The 2017-2018 school year has been a groundbreaking experience for our students, teachers and parents. Not only did we launch our middle school at Yeshivat He’Atid, we introduced the Summit Platform to our fifth and sixth grade students. The Summit Platform was selected because it embodies the mission of our Middle School program; it incorporates personalized learning time, it builds habits of success (possibly a blog post for another time) and it helps students grow into independent and self-directed learners. After attending some training sessions which highlighted the ‘ins and outs’ of the Summit Platform, we were ready (or so we thought) for this amazing journey towards independence.

For the first few weeks of the school year, we spent our Personalized Learning Time (PLT) ‘onboarding’ students and getting them familiar with the platform. We explored Summit together, previewing some of the focus areas, creating the norms for PLT and discussing the notion of self-directed learning. After spending a considerable amount of time preparing ourselves and the students, it seemed like we were ready to begin the adventure.

Getting the students to ’buy in’ to Summit was not too much of a challenge. They enjoy having the opportunity to direct their own learning and like the fact that Summit is technology-based. However, the parents of our middle schoolers had a much harder time understanding how the platform works. Several of them believed that the students spent their entire day on a device and that all teaching and learning took place online. For Back to School Night, my colleagues and I tried to explain the Summit Platform to our parent body. However, our initial presentation focused too much on the terminology used throughout the platform (i.e. power focus areas, additional focus areas, content assessments, projects, and goal setting to name a few). We did not provide enough information about the content being taught in each class nor did we explain what PLT looks like for students and teachers. I sensed that several parents left BTSN with more questions than answers.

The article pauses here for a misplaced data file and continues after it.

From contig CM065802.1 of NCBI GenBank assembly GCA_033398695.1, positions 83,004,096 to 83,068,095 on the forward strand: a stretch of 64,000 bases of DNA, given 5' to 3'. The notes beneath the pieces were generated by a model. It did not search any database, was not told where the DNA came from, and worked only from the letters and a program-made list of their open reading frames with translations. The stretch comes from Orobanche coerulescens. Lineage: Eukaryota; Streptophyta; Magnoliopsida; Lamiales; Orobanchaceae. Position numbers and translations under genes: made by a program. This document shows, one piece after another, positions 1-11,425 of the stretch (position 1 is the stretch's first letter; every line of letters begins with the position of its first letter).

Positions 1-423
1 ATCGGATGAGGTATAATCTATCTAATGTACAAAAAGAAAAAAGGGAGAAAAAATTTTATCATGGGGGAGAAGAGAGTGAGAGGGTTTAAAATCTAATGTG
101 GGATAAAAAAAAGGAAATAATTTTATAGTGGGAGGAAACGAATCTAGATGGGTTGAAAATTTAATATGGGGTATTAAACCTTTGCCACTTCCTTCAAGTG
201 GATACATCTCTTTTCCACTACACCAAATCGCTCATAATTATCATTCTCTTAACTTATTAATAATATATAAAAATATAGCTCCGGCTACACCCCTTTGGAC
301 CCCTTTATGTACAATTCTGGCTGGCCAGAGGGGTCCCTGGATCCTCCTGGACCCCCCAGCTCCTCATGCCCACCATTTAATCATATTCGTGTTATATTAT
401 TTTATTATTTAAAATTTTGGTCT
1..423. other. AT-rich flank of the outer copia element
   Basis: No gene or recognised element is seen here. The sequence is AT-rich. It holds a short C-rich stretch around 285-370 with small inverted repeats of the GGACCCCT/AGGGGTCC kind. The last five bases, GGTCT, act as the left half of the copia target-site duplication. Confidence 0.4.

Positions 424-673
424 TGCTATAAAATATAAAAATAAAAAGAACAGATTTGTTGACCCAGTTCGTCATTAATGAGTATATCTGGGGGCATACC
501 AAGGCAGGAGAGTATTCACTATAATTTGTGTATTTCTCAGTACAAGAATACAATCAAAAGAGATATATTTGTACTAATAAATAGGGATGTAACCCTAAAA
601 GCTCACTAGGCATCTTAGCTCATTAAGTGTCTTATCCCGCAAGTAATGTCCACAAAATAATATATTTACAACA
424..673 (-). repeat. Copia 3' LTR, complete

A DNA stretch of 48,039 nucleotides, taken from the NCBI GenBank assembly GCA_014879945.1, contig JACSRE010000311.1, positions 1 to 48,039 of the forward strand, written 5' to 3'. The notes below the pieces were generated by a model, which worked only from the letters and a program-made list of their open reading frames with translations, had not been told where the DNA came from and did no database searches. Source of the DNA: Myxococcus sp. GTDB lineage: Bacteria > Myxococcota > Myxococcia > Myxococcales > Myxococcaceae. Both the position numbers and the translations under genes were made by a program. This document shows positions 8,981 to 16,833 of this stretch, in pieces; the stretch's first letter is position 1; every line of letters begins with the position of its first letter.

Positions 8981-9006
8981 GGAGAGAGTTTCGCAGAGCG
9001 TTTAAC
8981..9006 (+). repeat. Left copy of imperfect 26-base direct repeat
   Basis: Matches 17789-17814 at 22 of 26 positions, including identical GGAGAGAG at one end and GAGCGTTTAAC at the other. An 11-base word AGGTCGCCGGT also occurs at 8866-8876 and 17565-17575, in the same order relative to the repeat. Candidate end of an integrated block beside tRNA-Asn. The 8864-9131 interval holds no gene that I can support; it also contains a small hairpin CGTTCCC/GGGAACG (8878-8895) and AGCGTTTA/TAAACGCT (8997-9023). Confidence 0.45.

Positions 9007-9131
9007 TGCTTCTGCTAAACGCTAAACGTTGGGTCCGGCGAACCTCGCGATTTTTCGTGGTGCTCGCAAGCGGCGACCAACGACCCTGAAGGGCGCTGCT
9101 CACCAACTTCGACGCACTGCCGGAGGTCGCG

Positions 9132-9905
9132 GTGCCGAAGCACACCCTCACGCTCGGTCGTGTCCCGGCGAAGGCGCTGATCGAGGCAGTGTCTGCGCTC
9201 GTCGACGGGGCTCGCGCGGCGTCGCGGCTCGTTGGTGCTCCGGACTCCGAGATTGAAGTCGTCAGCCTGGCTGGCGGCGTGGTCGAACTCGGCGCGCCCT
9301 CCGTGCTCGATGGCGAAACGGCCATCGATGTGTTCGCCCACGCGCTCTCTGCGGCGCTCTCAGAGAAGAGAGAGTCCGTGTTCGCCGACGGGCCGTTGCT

Since our first presentation did not do justice to the Summit Platform, we invited our parents back for a second evening (with their child) to access the platform together. For this presentation, we asked our parents to log into Summit and navigate the platform alongside their child. We looked at the platform together, searched the focus areas together and previewed some of the projects together. This hands-on presentation allowed the parents to experience Summit firsthand; they were able to see how their own child was progressing while exploring the rich content and resources that are available to support student learning. After that evening, it seemed like the parents had a better understanding of the platform and were excited for the learning opportunities it presented.

Our journey with Summit has only just begun. There have been moments of great excitement and moments of confusion and frustration. We have taken many steps forward, but we have also had our missteps along the way. Future blogs will continue to shed light on the successes and setbacks that have come with the integration of the Summit Platform.